Back in October I had a Short Sale listing, 2 bed/2 bath house, 1040 sq' in Rustlers Ranch. We had an offer in at $205,000. The owners owed less than $250k. It took the lender, Nationstar, almost 8 weeks to verbally counter back at $250,000. I sent the bank comps which strongly confirmed that $205k was a good offer, but Nationstar didn't listen. Well, of course the buyers backed out, the property went back to the bank in December, my clients negotiated a Cash for Keys, and the house came back on the market on 2/20/08 at $185,000.

Here is the kicker. 97 days later, this Nationstar property STILL has not sold, and is currently listed at $179,000.

Some lenders get it, some don't.

Here are three MENIFEE SHORT SALES THAT SOLD this month:

28535 Heather Green Way, Listed at $289,000, Sold at $287,000, 58 DOM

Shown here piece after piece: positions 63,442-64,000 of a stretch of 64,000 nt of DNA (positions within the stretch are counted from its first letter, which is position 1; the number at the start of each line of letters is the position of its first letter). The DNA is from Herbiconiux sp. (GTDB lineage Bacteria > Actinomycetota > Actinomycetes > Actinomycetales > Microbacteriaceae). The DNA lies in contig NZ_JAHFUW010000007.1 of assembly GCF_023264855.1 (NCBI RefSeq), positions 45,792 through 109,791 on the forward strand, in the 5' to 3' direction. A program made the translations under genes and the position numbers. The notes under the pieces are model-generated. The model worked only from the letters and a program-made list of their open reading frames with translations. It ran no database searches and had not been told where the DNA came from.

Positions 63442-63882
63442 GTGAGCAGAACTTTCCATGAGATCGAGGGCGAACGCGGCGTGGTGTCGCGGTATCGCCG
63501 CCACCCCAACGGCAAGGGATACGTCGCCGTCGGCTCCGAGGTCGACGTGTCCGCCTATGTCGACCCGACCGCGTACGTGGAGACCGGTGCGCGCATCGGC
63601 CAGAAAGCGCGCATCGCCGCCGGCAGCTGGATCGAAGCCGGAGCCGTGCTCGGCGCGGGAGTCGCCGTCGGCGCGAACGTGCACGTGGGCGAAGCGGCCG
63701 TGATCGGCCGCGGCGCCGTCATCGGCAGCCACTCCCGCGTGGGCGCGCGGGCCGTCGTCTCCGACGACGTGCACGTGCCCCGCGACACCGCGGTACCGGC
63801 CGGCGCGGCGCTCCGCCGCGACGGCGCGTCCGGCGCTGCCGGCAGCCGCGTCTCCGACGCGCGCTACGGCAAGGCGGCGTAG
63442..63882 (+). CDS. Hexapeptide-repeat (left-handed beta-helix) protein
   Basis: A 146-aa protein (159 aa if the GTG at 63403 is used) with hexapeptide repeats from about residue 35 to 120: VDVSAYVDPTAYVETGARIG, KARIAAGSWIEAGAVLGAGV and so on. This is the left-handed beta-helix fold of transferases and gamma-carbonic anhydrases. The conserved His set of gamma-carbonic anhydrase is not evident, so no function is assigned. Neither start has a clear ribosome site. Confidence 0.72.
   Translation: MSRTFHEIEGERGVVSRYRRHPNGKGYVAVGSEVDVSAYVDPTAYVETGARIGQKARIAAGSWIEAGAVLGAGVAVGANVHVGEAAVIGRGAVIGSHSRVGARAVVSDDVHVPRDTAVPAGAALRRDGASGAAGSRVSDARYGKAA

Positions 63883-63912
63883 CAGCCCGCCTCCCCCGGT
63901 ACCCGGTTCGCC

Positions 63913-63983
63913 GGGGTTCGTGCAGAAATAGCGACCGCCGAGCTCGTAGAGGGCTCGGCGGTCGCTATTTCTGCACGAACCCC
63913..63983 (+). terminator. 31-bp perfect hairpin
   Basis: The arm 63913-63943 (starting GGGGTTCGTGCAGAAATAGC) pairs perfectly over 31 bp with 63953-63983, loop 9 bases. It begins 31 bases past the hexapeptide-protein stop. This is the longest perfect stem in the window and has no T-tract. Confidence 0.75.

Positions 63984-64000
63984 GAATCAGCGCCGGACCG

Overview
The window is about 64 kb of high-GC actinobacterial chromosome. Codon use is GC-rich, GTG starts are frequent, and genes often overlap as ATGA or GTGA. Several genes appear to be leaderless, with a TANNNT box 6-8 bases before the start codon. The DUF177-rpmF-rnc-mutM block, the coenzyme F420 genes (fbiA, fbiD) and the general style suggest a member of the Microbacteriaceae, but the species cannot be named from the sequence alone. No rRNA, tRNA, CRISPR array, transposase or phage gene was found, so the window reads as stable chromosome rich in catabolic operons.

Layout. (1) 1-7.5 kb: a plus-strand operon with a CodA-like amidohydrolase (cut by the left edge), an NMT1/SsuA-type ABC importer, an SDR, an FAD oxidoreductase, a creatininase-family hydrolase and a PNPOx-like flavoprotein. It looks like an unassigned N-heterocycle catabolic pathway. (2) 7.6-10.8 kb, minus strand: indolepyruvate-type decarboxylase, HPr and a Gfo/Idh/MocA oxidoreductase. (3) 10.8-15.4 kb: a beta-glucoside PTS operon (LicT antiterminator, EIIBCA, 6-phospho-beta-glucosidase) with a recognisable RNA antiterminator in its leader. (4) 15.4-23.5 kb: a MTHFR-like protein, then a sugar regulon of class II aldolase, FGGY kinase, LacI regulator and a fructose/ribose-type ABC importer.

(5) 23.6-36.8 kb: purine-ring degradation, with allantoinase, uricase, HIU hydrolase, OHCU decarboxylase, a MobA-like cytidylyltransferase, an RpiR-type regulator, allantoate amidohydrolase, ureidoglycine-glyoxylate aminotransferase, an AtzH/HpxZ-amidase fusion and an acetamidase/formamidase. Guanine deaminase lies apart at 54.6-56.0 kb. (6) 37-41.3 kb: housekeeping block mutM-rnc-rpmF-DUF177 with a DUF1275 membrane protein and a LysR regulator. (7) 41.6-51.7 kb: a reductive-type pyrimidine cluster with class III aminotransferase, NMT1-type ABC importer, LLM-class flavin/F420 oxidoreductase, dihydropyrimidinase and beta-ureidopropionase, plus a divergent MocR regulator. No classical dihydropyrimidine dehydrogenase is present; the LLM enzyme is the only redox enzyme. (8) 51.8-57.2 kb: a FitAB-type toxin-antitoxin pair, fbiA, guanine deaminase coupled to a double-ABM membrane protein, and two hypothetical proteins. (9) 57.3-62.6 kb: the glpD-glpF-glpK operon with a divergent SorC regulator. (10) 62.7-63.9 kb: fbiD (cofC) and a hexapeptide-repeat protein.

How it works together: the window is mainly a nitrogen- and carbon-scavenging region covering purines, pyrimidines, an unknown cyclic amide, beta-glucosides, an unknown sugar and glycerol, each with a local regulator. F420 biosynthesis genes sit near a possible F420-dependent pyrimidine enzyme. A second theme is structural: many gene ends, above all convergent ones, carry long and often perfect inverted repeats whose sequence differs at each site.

29322 Rock Vista Drive, Listed at $199,999, Sold at $258,950, 54 DOM
28700 Sunridge Court, Listed at $240,000, Sold at $292,000, 97 DOM

For more details on these Menifee Short Sales, go here:
For more details on Menifee homes sold this month, go here:

Short Sales do sell, and although the current numbers are low, I personally believe that the lenders and buyers will start responding better to these Short Sale listings. Not all properties and/or owners are good candidates for Short Sale. A Realtor, who is EXPERIENCED in Short Sales would be an excellent resource in determining this.

A big advantage in buying a short sale, is that you usually don't have to compete with multiple offers. I truly believe there are great buys to be had in the short sale market. If you want to buy a Short Sale, though, above all, you need PATIENCE. Patience, and hope, that good things come to those who wait.